Hyenas are the animals of the family Hyaenidae of suborder feliforms of the Carnivora. It is the fourth smallest biological family in the Carnivora (consisting of four species), and one of the smallest in the mammalia. Despite their low diversity, hyenas are unique and vital components to most African and some Asian ecosystems.
Hyenas have relatively short torsos, and are fairly massive and wolf-like in build, but have lower hind quarters, high withers and their backs slope noticeably downward toward their croups. The forelegs are high, while the hind legs are very short and their necks are thick and short. Their skulls superficially resemble those of large canids, but are much larger and heavier, with shorter facial portions. Hyenas are digitigrade, with the fore and hind paws having four digits each and sporting bulging pawpads.
Like canids, hyenas have short, blunt, non-retractable claws. Their pelage is sparse and coarse with poorly developed or absent underfur. Most species have a rich mane of long hair running from the withers or from the head. With the exception of the spotted hyena, hyaenids have striped coats. Their ears are large and have simple basal ridges. Their vertebral column, including the cervical region are of limited mobility. Hyenas have an additional pair of ribs than canids, and their tongues are rough like those of felids. Males in most hyena species are larger than females, though the spotted hyena is exceptional, as it is the female of the species that outweighs and dominates the male.
Their dentition is similar to that of the Felines, but is more specialised for consuming coarse food and crushing bones. The carnassials, especially the upper, are very powerful and are shifted far back to the point of exertion of peak pressure on the jaws. The other teeth, save for the underdeveloped upper molars, are powerful, with broad bases and cutting edges. The canines are short, but thick and robust. The strength of their jaws is such that both striped and spotted hyenas have been recorded to kill dogs with a single bite to the neck without breaking the skin. The spotted hyena is renowned for its strong bite proportional to its size, but a number of other animals (including the Tasmanian devil) are proportionately stronger. The aardwolf has greatly reduced cheek teeth, sometimes absent in the adult, but otherwise has the same dentition as the other three species.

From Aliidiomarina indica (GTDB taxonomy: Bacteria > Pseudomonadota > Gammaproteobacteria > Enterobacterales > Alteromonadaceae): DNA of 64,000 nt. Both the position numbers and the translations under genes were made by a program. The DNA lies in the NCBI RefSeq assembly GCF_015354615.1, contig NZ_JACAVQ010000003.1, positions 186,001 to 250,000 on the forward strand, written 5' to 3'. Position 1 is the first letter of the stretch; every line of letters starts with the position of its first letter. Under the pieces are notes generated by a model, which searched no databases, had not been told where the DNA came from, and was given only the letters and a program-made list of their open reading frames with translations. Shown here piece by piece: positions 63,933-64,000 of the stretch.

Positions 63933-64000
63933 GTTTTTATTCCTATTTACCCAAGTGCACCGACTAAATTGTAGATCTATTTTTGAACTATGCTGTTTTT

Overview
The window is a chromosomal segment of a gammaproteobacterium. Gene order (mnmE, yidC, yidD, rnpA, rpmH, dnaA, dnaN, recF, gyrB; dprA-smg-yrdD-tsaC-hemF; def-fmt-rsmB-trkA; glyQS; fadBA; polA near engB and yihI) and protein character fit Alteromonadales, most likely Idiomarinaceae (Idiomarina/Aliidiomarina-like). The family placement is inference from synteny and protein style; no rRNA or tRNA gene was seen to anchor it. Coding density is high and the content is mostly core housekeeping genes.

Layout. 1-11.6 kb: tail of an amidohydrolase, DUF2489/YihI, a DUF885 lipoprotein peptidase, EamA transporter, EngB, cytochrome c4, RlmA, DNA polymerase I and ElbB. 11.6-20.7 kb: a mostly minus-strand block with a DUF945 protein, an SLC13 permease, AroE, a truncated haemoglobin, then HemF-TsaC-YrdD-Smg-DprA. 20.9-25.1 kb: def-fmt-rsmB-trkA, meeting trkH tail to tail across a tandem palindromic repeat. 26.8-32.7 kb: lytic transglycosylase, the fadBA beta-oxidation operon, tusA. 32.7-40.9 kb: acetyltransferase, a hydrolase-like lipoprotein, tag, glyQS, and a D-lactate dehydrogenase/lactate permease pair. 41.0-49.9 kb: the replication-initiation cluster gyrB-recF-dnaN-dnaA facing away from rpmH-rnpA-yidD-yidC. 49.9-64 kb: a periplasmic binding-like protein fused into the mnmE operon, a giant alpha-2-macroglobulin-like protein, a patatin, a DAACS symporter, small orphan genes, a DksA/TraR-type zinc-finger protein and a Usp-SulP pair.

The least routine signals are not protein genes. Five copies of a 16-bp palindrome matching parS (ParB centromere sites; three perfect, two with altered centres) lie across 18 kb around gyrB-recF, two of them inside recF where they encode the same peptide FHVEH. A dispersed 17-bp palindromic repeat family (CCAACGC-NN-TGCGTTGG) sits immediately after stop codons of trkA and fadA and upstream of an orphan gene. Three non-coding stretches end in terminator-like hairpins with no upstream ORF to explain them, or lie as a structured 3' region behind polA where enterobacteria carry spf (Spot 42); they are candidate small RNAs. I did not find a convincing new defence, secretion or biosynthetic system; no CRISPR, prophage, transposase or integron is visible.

Hyenas groom themselves often like felines. However, unlike other feliforms, they do not "wash" their faces. When attacked by lions or dogs, striped and brown hyenas will feign death, though the spotted hyena will defend itself ferociously. The spotted hyena is very vocal, producing a number of different sounds consisting of whoops, grunts, groans, lows, giggles, yells, growls, laughs and whines. The striped hyena is comparatively silent, its vocalisations being limited to a chattering laugh and howling.
Spotted hyena cubs are born almost fully developed, with their eyes open and erupting incisors and canines, though lacking adult markings. In contrast, striped hyena cubs are born with adult markings, closed eyes and small ears. Hyenas do not regurgitate food for their young and male spotted hyenas play no part in raising their cubs, though male striped hyenas do.
The striped hyena is primarily a scavenger, though it will occasionally attack and kill any defenseless animal it can overcome, and will supplement its diet with fruits. The spotted hyena, though it also scavenges occasionally, is an active pack hunter of medium to large sized ungulates, which it catches by wearing them down in long chases and dismembering them in a canid-like manner. The aardwolf is primarily an insectivore, specialised for feeding on termites, which it consumes by licking them up with its long, broad tongue. An aardwolf can eat 300,000 termites on a single outing. Hyenas are also known for their characteristic calls which sound like laughs.